Newell Rubbermaid Inc. (NWL), the maker of plastic items, including plastic bins and cookware, has a dividend yield of 2.5% and a payout ratio of 33% of the current-year EPS estimate. The company's quarterly dividend was slashed back in 2009, from 21 cents to 5 cents per share, but since it has risen threefold. Last quarter, Soros reported owning $33.4 million in NWL stock. Over the past four quarters, the company has been posting estimate-beating EPS results. Its cost cutting and emerging market growth have been propping up the bottom line. The company expects to see core sales growth of between 2% and 4% this year, with the EPS guidance in the range between $1.78 and $1.84. The midpoint of NWL's EPS guidance meets the analysts' EPS estimate of $1.82. The company has seen marginal, but still positive EPS revisions over the past 30 days. Its forward P/E of 13.2x is on par with its respective industry's forward earnings multiple. However, the stock is priced below industry based on a price-to-book of 3.4 (an industry price-to-book ratio is 4.3). In 2010, there were rumors that the company was a takeover target-involving Procter & Gamble (PG) as a rumored acquirer. However, those rumors dissipated over time. Several prominent hedge funds, including Ken Griffin's Citadel Investments, Ariel Investments, and Phill Gross's Adage Capital, have positions in NWL.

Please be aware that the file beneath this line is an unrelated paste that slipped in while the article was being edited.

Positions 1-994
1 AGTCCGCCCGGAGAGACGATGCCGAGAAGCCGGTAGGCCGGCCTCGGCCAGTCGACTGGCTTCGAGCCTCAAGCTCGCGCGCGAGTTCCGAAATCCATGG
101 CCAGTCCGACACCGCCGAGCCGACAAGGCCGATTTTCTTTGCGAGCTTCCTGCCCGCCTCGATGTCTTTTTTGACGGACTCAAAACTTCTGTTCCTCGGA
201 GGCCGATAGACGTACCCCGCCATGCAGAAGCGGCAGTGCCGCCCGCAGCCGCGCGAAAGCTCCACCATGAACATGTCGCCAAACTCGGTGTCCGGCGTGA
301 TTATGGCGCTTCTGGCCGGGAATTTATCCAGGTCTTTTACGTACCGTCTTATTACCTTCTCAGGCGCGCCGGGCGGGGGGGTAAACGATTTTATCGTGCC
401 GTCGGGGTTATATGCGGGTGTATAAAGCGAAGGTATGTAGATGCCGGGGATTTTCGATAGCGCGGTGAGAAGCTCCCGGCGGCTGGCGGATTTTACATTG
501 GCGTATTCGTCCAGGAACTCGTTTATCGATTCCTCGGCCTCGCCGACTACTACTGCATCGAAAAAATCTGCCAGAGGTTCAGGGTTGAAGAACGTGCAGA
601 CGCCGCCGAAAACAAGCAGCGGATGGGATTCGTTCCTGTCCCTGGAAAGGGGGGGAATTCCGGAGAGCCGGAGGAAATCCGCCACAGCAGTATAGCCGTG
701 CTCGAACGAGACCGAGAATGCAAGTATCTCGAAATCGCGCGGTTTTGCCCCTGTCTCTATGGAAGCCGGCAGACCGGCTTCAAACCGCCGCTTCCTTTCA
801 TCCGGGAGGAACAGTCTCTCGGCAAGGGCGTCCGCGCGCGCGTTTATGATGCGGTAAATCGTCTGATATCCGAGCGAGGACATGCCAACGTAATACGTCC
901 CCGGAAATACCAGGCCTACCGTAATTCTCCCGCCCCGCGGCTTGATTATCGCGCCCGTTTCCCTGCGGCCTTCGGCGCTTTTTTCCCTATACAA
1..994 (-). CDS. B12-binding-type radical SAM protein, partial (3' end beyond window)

PNC Financial Services Group Inc. (PNC), one of the largest U.S. diversified financial services organizations, has a dividend yield of 2.5% and a payout ratio of 25% of the current-year EPS estimate. The bank's quarterly dividend was slashed in 2009, from 66 cents to 10 cents per share, but since it has increased fourfold. The bank generates a large share of fee-based revenues, which may improve this year. Moreover, the bank also has a high exposure to commercial and industrial loans, including commercial real estate construction exposure, which is expected to rise smartly with the rebounding economy. In general, the strong Midwest economy, supported by farming and hydraulic fracking industries, has given support to the bank's growth. Growth is also driven by acquisitions, including that of RBC's U.S. retail banking business. Interestingly, PNC owns 36 million shares of the world's largest asset manager, BlackRock Inc. (BLK), and derives 11% of its profit from its BLK investment. Given BLK's spectacular performance over the past several years, this PNC position has proven to be lucrative. However, it is relevant to note that some of the bank's weaknesses include a contracting net interest margin and capital ratios slightly below those of its peers. Also, the bank has an ROE of 7.2%, below its industry's average ROE of 8.3%. It is trading at 90% of book value.